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Even though this dining room (Image 1) may look standard, there are four moldings with different starting and stopping points. And for this particular job, the door casing will be left alone because it ties together with the crown molding at the top of the walls.
First remove all of the furniture from the room to have plenty of room to work.
Begin by scoring the top and bottom edges of the chair rail with a utility knife (Image 2). Also score the mitered corners and the ends that butt up to the door casings to make it easier to remove.
Slip a flat pry bar behind the chair rail and pull it off the wall (Image 3), and work around the room removing the chair rail and base molding.
Tip: Always work "below" the chair-rail line. That way, if you do mar the walls, it will be covered by the new wainscoting.
Finally, scrape away the old wallpaper left underneath the chair rail.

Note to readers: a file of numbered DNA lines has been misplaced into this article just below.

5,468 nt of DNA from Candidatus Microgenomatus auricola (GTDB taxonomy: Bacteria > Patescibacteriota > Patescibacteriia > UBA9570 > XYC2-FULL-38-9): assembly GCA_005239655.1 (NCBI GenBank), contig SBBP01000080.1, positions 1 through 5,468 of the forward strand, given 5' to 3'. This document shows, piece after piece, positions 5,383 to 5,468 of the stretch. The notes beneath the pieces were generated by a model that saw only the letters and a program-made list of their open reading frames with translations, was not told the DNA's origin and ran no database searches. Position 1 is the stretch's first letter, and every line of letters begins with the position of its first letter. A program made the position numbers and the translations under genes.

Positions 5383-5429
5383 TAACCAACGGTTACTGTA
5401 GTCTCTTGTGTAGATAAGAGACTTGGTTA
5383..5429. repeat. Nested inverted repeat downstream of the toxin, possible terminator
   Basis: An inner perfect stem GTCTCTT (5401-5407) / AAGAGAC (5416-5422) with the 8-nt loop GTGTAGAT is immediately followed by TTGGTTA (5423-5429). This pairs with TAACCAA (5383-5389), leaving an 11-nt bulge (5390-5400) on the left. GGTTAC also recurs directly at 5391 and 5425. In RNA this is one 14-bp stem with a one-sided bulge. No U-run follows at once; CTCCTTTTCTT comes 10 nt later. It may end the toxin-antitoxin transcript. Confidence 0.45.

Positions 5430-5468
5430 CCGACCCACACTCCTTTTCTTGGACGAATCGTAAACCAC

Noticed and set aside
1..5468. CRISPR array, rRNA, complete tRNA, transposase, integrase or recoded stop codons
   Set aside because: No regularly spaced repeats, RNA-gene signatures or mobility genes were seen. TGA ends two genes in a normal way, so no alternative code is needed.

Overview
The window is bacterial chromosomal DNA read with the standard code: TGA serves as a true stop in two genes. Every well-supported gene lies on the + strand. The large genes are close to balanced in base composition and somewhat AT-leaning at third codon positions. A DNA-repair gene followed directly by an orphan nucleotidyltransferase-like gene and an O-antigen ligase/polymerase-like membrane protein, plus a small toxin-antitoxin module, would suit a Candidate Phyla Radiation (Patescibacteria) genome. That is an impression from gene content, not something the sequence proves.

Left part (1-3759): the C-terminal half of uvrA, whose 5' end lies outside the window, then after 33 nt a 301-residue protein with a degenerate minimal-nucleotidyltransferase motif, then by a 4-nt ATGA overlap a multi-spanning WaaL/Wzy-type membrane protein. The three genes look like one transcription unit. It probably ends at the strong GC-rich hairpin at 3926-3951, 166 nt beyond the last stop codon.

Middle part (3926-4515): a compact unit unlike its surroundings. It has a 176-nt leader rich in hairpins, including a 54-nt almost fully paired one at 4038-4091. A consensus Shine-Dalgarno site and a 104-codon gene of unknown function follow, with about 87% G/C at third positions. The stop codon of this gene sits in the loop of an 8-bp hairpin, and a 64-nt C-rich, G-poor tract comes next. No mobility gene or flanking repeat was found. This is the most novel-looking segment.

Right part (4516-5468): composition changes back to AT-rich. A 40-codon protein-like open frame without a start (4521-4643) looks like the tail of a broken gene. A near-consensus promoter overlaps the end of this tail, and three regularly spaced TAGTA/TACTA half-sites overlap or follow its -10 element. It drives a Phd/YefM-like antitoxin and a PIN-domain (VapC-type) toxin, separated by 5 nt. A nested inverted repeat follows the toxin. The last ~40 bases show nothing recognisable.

The horizontal framing -- or the rails -- goes from corner to corner, which is a no-brainer. But you must figure out the spacing for the panels and the vertical framing -- or the stiles. Also consider the outlets in the room; they need to fall on a panel instead of a frame.
Start by measuring 5-1/2" off the floor, and then use a level to draw a line where the new base molding will go (Image 1).
Measure the height of one of the dining-room chairs and determine how high off the floor the chair rail should be. Measure up the wall in one location, and use a level to mark the second horizontal line (Image 2).
With both the base molding and chair-rail lines drawn, measure the length of the walls to determine the size of the panels. Divide the length of the shorter wall by four to determine the width of each evenly-spaced panel. Mark the vertical lines with a level to keep them plumb.
Note: The stiles will hide the seams of the panels, so their location is critical to the layout.
Once all the walls are marked (Image 3) you can see where the outlets are going to land and make sure you're happy with the layout.
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